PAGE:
BACKGROUND: Timely and consistent recognition of a 'clinical crisis', a life threatening condition that demands immediate intervention, is essential to reduce 'failure to rescue' rates in general wards. AIM: To determine how different clinical caregivers define a 'clinical crisis' and how they respond to it. DESIGN: An international survey. METHODS: Clinicians working on general wards, intensive care units or emergency departments in the Netherlands, the United Kingdom and Denmark were asked to review ten scenarios based on common real-life cases. Then they were asked to grade the urgency and severity of the scenario, their degree of concern, their estimate for the risk for death and indicate their preferred action for escalation. The primary outcome was the scenarios with a National Early Warning Score (NEWS) ≥7 considered to be a 'clinical crisis'. Secondary outcomes included how often a rapid response system (RRS) was activated, and if this was influenced by the participant's professional role or experience. The data from all participants in all three countries was pooled for analysis. RESULTS: A total of 150 clinicians participated in the survey. The highest percentage of clinicians that considered one of the three scenarios with a NEWS ≥7 as a 'clinical crisis' was 52%, while a RRS was activated by <50% of participants. Professional roles and job experience only had a minor influence on the recognition of a 'clinical crisis' and how it should be responded to. CONCLUSION: This international survey indicates that clinicians differ on what they consider to be a 'clinical crisis' and on how it should be managed. Even in cases with a markedly abnormal physiology (i.e. NEWS ≥7) many clinicians do not consider immediate activation of a RRS is required.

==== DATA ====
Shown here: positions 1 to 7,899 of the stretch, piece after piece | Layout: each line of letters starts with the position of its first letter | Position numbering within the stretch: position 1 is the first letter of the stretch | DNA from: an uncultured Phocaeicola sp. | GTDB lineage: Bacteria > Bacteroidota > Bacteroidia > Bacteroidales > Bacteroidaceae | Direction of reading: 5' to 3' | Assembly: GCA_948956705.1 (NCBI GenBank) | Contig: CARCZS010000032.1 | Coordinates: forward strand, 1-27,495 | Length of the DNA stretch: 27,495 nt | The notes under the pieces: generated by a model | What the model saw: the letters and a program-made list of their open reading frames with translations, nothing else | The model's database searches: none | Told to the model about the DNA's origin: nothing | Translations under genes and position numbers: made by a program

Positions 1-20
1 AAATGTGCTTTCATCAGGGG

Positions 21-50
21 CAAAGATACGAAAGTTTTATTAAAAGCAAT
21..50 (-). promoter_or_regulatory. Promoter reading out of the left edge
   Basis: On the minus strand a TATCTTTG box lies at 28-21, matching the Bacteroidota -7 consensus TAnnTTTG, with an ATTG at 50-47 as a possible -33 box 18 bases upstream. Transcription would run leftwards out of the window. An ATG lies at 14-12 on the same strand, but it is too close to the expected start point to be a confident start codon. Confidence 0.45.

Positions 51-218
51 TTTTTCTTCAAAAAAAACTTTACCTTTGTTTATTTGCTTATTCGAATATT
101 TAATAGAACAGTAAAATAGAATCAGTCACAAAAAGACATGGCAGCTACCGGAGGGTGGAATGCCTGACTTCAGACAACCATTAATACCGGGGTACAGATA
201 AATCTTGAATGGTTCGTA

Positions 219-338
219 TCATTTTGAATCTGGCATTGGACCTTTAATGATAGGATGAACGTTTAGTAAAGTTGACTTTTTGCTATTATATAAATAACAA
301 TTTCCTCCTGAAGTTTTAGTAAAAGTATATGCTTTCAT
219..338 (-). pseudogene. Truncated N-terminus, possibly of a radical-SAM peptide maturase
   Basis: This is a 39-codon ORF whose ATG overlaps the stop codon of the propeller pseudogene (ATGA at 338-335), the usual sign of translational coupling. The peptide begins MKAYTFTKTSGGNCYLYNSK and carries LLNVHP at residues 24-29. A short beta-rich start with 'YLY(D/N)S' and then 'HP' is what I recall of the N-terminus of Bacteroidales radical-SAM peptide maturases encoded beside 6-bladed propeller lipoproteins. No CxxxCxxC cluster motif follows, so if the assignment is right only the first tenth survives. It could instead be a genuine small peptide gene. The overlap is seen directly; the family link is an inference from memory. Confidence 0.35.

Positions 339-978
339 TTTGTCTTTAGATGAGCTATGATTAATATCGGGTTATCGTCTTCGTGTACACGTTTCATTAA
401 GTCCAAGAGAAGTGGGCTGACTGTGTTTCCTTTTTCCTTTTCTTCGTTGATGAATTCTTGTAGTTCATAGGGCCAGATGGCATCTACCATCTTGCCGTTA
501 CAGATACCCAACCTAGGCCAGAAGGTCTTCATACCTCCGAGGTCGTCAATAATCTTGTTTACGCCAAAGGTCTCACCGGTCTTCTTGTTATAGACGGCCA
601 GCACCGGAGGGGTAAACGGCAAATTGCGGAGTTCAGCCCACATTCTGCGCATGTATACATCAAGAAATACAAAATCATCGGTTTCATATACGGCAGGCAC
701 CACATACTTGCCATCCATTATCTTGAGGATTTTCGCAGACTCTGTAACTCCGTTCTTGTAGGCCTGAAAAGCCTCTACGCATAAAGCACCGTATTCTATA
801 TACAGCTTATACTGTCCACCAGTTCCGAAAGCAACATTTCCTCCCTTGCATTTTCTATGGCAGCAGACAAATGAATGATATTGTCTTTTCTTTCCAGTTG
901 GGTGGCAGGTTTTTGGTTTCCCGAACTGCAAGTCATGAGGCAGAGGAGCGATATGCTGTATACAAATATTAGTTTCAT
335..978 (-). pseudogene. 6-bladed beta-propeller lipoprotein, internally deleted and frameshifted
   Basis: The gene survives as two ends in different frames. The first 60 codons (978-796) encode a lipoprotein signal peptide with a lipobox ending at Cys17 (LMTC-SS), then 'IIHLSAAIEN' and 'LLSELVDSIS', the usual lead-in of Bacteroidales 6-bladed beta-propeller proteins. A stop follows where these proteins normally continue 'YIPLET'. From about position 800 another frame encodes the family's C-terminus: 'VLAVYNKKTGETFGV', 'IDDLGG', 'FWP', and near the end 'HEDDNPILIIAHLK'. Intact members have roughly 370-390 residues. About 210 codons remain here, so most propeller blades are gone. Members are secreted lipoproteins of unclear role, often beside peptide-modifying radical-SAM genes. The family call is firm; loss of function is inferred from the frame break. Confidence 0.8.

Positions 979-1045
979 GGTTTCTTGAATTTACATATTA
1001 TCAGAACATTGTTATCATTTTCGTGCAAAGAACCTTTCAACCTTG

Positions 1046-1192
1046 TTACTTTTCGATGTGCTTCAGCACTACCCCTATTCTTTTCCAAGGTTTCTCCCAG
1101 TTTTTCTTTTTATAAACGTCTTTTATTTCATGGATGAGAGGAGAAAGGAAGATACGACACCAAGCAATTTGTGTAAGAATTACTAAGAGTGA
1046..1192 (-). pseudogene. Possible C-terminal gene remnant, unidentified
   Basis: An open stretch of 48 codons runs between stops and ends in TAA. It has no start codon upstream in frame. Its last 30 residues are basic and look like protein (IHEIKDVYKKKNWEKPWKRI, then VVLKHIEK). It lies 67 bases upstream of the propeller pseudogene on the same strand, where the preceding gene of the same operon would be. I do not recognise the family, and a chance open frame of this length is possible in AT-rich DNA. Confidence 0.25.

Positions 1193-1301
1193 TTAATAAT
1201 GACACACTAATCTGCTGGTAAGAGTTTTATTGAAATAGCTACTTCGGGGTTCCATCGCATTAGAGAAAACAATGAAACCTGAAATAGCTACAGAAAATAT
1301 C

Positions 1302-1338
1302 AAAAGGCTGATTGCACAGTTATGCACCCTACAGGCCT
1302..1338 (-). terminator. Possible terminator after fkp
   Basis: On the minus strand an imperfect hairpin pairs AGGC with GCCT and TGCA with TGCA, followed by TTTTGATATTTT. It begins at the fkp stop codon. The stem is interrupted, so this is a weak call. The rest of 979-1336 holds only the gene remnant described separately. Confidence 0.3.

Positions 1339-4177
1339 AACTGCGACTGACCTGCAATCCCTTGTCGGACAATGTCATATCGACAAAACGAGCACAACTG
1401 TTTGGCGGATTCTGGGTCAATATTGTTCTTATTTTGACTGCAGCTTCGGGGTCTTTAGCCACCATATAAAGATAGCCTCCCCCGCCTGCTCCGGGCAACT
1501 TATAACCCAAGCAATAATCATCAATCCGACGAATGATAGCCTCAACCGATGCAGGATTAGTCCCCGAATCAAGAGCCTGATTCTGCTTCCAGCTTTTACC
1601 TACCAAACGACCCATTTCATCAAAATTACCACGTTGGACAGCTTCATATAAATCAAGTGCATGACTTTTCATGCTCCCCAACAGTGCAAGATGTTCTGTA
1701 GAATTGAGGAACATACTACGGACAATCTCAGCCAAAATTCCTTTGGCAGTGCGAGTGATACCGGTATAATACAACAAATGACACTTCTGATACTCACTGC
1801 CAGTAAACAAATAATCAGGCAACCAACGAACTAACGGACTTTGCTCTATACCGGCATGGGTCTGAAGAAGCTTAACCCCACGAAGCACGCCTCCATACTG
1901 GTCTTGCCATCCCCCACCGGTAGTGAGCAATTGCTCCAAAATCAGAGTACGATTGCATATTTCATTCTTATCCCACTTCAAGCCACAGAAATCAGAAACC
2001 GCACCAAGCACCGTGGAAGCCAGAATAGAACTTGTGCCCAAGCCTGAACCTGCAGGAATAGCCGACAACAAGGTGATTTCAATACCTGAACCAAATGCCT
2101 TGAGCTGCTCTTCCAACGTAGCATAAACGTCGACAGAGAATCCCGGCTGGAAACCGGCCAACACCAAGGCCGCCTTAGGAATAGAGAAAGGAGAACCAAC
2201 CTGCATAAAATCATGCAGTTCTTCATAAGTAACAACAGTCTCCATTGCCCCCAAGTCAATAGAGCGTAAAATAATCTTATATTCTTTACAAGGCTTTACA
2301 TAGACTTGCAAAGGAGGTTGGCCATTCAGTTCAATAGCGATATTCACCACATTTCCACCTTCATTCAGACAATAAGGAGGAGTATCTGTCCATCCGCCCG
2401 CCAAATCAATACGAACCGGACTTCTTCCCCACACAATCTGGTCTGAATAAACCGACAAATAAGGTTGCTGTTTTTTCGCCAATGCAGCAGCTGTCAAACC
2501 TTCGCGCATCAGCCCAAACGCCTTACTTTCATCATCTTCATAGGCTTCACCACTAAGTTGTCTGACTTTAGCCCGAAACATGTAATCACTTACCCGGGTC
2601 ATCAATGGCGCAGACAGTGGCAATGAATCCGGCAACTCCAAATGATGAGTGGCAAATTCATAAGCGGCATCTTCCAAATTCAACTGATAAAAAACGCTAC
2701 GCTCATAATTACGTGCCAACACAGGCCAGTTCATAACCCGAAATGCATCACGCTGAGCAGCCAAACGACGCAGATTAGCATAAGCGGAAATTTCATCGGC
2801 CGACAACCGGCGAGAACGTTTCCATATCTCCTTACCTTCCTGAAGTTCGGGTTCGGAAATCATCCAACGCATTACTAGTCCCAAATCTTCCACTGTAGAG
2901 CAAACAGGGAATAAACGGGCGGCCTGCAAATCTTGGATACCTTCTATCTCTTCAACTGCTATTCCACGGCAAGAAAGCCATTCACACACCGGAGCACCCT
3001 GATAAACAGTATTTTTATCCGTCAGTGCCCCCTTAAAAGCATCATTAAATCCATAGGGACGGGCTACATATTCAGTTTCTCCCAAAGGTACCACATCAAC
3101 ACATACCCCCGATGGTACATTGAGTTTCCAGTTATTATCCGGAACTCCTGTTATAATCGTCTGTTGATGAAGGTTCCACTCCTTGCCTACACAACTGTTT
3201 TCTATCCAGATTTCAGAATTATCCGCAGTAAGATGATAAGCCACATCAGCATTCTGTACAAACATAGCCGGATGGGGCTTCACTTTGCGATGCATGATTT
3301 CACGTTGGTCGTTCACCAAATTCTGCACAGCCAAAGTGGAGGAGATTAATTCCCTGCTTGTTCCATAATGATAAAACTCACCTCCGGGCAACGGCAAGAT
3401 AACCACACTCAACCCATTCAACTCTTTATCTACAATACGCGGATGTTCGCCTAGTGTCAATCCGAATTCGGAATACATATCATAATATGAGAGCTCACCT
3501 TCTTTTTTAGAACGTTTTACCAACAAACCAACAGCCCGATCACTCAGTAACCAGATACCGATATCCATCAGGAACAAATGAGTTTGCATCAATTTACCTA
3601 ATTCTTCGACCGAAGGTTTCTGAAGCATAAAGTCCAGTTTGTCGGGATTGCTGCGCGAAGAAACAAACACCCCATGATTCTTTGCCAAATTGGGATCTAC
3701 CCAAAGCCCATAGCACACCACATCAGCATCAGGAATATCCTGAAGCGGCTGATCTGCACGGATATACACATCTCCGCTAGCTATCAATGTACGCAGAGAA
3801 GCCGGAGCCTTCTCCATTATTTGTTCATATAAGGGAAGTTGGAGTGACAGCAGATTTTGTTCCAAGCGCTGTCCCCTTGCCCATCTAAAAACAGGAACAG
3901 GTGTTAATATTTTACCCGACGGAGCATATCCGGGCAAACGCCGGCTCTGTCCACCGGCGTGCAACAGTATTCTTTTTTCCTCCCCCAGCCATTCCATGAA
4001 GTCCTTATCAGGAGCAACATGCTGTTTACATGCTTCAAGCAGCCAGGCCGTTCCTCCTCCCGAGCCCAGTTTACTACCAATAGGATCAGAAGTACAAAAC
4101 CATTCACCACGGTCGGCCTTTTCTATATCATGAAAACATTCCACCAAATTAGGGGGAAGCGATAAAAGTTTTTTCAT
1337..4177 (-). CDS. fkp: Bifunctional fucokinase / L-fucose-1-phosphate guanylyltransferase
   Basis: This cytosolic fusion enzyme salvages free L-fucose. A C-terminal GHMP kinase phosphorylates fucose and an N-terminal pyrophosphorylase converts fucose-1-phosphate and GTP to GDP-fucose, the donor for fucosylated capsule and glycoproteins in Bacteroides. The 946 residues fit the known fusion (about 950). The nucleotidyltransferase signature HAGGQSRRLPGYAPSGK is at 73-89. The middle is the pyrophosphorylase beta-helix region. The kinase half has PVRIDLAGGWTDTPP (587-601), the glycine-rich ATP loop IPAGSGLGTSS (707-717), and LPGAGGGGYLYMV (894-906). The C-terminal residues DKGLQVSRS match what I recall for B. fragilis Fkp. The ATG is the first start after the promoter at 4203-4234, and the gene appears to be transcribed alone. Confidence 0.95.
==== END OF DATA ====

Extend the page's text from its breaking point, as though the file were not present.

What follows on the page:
|Number of pages||8|
|Journal||QJM : Monthly Journal of the Association of Physicians|
|Publication status||Published - 1 Jul 2019|